Facebook is of course the “in” social network. It has challenged, if not replaced, many of its competitors while complementing a number of cell phones and formats.
I don’t have a big FB account. I only have about 300 “friends,” most of whom are my former students (present students are not allowed because classroom business should be done largely in class). There are pictures and nuggets of wisdom and humor that are there for you to “like” or simply peruse.
One photo of an old PBA game featuring Crispa against Mariwasa Honda, circa 1970s, was posted by fellow Ateneo professor Gary Devilles. The black-and-white picture had Freddie Hubalde flying in the air at a packed Araneta Coliseum. It had the accompanying comment:
“Tuwing Sabado ng gabi, matapos kaming magsimba at bumili ng mani sa kanto, ang show na ito ang napapanood namin sa Channel 4. Hindi ko mawari kung bakit option ang channel na ito. Bukod sa basketball, si Marcos lang ang napapanood mo.” (Every Saturday night after church and buying peanuts, we would watch this on Channel 4. I couldn’t get it why this channel was an option. Aside from basketball, (President Ferdinand) Marcos was the only one you could watch.)
The Facebook entry triggered the reflection of how the PBA and other sports leagues are trying to build audiences in today’s mass media of telenovelas, cable channels, 24/7 news stations and social networks.
It was clear in the ’70s and straight into the ’90s that the PBA did not have to contend with the primetime dramas and Willie Revillame’s game show. TV ratings were at an all-time high then and programs were afraid to go straight up against the PBA.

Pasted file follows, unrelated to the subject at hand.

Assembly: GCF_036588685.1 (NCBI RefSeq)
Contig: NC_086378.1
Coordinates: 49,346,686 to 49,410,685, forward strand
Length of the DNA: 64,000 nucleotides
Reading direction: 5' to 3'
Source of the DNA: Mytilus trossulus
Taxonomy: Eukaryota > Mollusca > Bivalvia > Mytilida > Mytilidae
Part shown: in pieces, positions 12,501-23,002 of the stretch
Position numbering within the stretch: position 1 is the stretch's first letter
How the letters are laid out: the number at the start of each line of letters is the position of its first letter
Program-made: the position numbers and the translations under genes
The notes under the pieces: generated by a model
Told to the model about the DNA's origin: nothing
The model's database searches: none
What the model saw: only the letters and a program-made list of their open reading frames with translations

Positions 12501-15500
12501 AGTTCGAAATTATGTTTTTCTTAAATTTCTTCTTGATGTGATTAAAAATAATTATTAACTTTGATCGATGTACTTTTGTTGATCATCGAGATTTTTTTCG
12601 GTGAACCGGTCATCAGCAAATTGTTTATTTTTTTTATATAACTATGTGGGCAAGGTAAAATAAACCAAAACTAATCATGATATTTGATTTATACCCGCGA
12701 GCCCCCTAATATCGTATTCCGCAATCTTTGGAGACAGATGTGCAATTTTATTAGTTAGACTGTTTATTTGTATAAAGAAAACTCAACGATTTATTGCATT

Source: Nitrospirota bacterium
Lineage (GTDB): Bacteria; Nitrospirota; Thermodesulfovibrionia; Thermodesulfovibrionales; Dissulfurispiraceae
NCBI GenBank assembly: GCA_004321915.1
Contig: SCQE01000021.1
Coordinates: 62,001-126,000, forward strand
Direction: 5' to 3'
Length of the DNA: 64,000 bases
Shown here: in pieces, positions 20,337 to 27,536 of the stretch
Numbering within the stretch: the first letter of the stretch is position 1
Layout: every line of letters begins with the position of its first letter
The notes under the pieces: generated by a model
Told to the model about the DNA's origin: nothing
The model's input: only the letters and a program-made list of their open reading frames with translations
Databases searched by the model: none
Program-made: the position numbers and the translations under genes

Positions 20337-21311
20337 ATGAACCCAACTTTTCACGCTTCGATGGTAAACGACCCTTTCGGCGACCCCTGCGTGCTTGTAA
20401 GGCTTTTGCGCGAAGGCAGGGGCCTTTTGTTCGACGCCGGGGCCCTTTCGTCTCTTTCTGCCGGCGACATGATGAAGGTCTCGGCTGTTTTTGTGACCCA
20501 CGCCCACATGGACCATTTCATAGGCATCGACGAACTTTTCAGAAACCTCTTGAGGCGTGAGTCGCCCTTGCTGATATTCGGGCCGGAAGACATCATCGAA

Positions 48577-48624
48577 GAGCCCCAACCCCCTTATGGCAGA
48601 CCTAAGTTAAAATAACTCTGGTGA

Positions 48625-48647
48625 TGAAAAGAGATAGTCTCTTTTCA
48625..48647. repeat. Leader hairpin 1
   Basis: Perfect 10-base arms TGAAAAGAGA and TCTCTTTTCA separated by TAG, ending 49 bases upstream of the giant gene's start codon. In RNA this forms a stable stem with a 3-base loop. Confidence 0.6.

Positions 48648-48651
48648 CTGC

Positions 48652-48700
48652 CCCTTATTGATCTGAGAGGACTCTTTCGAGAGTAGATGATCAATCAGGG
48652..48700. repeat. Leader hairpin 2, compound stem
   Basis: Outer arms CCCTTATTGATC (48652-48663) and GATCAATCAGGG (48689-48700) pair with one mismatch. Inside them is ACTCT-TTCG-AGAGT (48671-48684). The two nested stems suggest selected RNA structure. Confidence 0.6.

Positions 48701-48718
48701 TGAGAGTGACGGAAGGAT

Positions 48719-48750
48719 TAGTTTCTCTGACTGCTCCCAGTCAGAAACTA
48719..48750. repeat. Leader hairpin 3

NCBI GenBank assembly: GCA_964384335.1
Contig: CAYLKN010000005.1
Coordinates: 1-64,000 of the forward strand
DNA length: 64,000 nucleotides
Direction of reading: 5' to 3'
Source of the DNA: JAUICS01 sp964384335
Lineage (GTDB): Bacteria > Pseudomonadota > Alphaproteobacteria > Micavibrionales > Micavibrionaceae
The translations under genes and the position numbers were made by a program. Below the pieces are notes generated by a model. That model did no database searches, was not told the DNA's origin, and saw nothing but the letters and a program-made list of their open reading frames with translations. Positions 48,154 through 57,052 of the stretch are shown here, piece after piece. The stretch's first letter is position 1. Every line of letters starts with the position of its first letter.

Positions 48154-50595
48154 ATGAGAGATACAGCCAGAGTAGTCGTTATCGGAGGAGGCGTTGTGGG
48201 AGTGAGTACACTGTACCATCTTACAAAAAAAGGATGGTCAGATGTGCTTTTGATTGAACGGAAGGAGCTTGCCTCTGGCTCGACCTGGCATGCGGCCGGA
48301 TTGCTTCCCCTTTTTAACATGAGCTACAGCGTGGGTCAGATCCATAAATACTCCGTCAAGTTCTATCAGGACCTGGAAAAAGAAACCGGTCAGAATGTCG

The 21st century offers a different media landscape. The PBA is still a TV contender, especially on championship nights but other programs are no longer intimidated by it. The affordable sports magazines are practically gone and fans really don’t have formats they can physically clip, collect or share.
Sure, there are online versions of these but these are costly to maintain for consumers who want an up-to-date, constantly fresh website.
The edge of this generation of fans, though, is interactivity. Through Twitter, Facebook and social forums, fans express themselves and connect with their favorite teams and players. The level of interactivity is determined by the accessibility of the stars and the speed in which information is provided.
The PBA and other leagues are already there with their websites and quite possibly, these could be the new barometers for measuring its acceptability and patronage aside from TV ratings.
I wonder sometimes what the PBA of the ’70s would have been like in the Internet era. Crispa and Toyota would probably have websites but would the stars have Twitter and Facebook accounts?
Hard to imagine but it does make you think about it. I believe that the inaccessibility of the stars helped create the myths of the stars, and that’s why fans came out to see them at Rizal Memorial or Araneta.
Reinvention with new metrics for measuring impact is always possible and the Filipinos undying love for basketball will sustain the PBA.
Recently, my son Martin, who is in advertising, shared the Google Project Rebrief where four of America’s most iconic advertisements of the pre-Internet era were reinvented for the present.
The “I’d Like to Buy The World a Coke” was reconfigured by making people actually buy a Coke for somebody around the world via a vending machine that had an Internet connection.
Cool, right? Many more delightful things we like, including sports, are getting the same reinvention.